1890 Census Substitutes
Presenter: Lisa Schumacher
When: August 19, 2020
Where: This is a virtual meeting via Zoom. Check your newsletter or the Members Only section of the website for free registration info.
Family history researchers rely heavily on census records from 1790 to 1940. However, most of the 1890 United States federal census is not available due to a devastating fire in 1921. What happened, what survived, and what can be done to fill in the 1890-1900 gap? Learn about other resources that can provide information for this period.
Lisa Schumacher began working on her family history 30 years ago with an interest in computer programs for genealogical research. She is a professional genealogist and lecturer, member of the Daughters of the American Revolution, the Mayflower Society, and board member of South Bay Cities Genealogical Society. The society's version of "Who Do You Think You Are?" for the 2012 Torrance Centennial Celebration was her most rewarding and memorable accomplishment as a genealogist.
Barbara Renick taught computer genealogy lectures for 29 years locally, for 20 years at national and state genealogy conferences, was a contributing editor for the National Genealogical Society computer magazine for eleven years; authored Genealogy 101: How to Trace Your Family’s History and Heritage sponsored by NGS for their 100th Anniversary; and has served on both the NGS Board of Directors and the Association of Professional Genealogists Board of Directors. She also lectured and taught computer labs at the early RootsTech conferences; then switched to doing webinars toward the end of her career as a professional genealogist in 2013/2014. The ‘Z’ Links page at her ZRoots.org. web site is popular among genealogists. In 2014 she retired for health reasons and now only lectures occasionally as her health permits.
Missing! Reward! Locating Widows, Spinsters, and Bachelors
Sara Cochran has conducted genealogical research for over 25 years in nearly every state of the USA, plus Ireland, Italy, Austria, and Britain. She holds a Boston University Genealogical Research Certificate, a BS in Library Science and is an alumnus of the ProGen Study Group. She began her career as a professional genealogist in 2016. Sara is currently the treasurer of the Southern California Chapter of the Association of Professional Genealogists, the Registrar for the Aurantia Chapter of the Daughters of the American Revolution, the Secretary of the Amanda Stokes Tent, Daughters of Union Veterans of the Civil War, and volunteers at the National Archives, Riverside.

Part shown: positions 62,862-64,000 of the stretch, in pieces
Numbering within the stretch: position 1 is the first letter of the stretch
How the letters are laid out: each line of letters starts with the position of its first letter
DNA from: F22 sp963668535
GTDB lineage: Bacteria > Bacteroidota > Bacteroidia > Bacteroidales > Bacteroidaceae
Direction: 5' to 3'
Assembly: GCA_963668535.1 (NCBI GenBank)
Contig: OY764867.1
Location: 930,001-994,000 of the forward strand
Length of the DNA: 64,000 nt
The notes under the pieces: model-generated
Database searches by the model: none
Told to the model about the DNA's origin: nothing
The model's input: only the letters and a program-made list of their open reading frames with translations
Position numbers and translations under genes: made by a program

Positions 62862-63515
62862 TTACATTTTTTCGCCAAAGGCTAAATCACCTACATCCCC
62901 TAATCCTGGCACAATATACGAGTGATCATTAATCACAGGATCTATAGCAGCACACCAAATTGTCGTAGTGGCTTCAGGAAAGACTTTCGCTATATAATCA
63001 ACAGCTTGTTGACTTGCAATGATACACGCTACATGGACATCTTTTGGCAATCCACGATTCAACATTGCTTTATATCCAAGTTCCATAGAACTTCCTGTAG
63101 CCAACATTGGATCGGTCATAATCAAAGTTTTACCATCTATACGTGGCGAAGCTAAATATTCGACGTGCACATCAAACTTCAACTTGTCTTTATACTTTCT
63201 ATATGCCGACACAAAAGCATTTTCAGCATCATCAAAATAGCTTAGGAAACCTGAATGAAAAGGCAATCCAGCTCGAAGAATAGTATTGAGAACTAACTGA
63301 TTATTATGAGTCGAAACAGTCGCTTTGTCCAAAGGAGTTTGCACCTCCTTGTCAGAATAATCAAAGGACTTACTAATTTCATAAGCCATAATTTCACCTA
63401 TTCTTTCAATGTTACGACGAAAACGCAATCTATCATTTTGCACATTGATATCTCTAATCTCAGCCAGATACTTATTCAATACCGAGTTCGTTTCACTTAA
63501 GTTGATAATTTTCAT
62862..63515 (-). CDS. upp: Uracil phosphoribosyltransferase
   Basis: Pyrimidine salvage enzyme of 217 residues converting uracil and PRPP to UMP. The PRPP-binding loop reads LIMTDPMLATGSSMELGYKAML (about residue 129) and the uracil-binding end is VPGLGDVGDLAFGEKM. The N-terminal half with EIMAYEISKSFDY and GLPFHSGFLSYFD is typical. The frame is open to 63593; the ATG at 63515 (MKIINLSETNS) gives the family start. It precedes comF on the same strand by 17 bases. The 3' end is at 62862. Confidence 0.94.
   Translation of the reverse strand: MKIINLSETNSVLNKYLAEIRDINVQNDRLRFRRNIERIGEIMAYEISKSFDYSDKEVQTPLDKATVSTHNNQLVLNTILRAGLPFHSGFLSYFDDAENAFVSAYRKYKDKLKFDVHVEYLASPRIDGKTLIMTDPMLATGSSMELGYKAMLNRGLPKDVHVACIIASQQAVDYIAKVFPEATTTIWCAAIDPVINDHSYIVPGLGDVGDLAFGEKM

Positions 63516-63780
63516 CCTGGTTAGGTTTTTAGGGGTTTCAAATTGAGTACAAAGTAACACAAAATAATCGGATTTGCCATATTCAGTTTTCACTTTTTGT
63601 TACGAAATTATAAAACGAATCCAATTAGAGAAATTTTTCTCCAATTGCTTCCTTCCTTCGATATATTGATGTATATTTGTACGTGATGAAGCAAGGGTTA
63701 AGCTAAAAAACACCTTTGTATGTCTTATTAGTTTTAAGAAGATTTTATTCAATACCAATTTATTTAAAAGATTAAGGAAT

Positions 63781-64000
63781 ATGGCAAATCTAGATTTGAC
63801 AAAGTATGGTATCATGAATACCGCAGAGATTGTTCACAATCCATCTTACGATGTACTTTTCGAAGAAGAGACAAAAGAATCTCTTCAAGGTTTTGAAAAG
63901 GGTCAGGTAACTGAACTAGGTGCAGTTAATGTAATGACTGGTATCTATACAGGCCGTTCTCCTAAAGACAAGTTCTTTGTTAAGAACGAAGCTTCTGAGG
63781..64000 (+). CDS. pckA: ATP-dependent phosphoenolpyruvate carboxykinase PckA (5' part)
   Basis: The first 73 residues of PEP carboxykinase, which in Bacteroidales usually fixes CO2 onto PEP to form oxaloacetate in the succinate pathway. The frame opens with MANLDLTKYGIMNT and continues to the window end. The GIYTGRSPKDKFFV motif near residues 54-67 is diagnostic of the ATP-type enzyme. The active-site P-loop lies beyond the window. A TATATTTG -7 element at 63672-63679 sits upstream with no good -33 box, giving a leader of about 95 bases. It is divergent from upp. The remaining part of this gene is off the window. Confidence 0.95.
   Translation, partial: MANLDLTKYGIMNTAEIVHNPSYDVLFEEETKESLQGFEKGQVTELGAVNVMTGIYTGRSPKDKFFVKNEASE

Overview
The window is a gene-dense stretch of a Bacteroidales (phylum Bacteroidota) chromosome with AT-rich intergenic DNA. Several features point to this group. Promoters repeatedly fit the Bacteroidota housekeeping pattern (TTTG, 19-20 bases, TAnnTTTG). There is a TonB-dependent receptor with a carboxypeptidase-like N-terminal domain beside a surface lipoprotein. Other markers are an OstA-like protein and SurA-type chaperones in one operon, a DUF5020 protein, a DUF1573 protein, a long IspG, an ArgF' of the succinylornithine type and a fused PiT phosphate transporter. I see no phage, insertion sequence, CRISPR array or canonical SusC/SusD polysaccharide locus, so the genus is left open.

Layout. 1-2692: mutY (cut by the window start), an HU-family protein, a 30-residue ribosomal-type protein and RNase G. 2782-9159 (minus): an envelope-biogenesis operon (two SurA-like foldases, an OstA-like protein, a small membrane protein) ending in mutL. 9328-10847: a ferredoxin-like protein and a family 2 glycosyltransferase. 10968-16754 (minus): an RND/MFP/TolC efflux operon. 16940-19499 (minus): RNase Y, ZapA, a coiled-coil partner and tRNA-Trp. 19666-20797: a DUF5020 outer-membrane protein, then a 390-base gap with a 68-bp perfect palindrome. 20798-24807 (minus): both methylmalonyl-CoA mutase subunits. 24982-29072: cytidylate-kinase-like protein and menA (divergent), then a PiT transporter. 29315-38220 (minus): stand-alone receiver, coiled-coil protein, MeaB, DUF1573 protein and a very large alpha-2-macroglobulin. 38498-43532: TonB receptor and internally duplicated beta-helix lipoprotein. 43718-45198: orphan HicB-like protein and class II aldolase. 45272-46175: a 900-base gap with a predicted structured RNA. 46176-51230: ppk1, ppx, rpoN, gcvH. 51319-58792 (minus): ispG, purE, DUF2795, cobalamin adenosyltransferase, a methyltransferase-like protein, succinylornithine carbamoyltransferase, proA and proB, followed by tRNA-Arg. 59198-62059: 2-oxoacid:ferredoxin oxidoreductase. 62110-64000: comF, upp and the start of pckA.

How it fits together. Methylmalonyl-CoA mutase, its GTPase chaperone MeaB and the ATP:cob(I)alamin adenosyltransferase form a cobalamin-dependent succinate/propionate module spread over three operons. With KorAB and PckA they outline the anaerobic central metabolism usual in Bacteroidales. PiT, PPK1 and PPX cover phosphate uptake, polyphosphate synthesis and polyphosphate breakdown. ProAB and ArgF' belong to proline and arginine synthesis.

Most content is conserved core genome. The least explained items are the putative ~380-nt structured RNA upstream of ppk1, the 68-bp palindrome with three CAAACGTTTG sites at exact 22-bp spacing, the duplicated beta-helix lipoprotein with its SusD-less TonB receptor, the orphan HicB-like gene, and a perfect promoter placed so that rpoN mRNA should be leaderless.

The Academic Library: An Untapped Resource for Family History Research
Presenter: Colleen Robledo Greene
When: November 20, 2019 7pm
Where: Yorba Linda Community Center
Academic libraries provide access to digital and physical collections that often go unnoticed by genealogists, yet are invaluable for researching U.S. and international family history.
Some of those key materials include:
Colleen Robledo Greene, MLIS, is a librarian, historian, college educator, and web developer. She is the Digital Literacy Librarian & Marketing Librarian for California State University, Fullerton. Colleen also teaches an online graduate-level U.S. genealogy methodology course for San Jose State University.
Greene is a nationally recognized genealogy speaker and educator specializing in methodology, Mexican & Hispanic research, libraries and archives, technology, and society communications. She publishes a genealogy instruction blog, and a free Hispanic research email newsletter.
America: Land of the Farm, Home of the Plow
Presenter: Jean Wilcox Hibben
When: July 17, 2019, 7pm
Where: Yorba Linda Community Center
Farmers have been the backbone of America from the first settlers until present day. Without these important people, and their families, there would not be food to eat, yet genealogists frequently use the phrase, “My ancestors were JUST farmers.” JUST farmers? They were the necessary part of the population so everyone else could survive! Learn about the farming occupation along with how to locate records of these important people; understand the vital role of your farmer forefather (and foremother and all the forechildren!) Also includes some history of how America and its language have been influenced by this occupation.
Jean Wilcox Hibben; PhD, MA, former Southern California college speech professor (MA-Speech Communication; PhD-Folklore) is a national speaker and author. She is a member of the Daughters of the American Revolution (DAR) and the National Genealogical Society (NGS). She is the former director and current staff trainer for the Corona, CA Family History Center, has worked on background research for two genealogy television programs, and hosts podcasts, with a couple of other genealogists, under the moniker Genealogy Journeys®. With over 40 years of family research experience, she is a former board member of the Association of Professional Genealogists (APG) and current President of its Southern California Chapter, Officer in the Corona Genealogical Society as well as its webmaster, and has participated on a number of other society boards. Her website is www.circlemending.org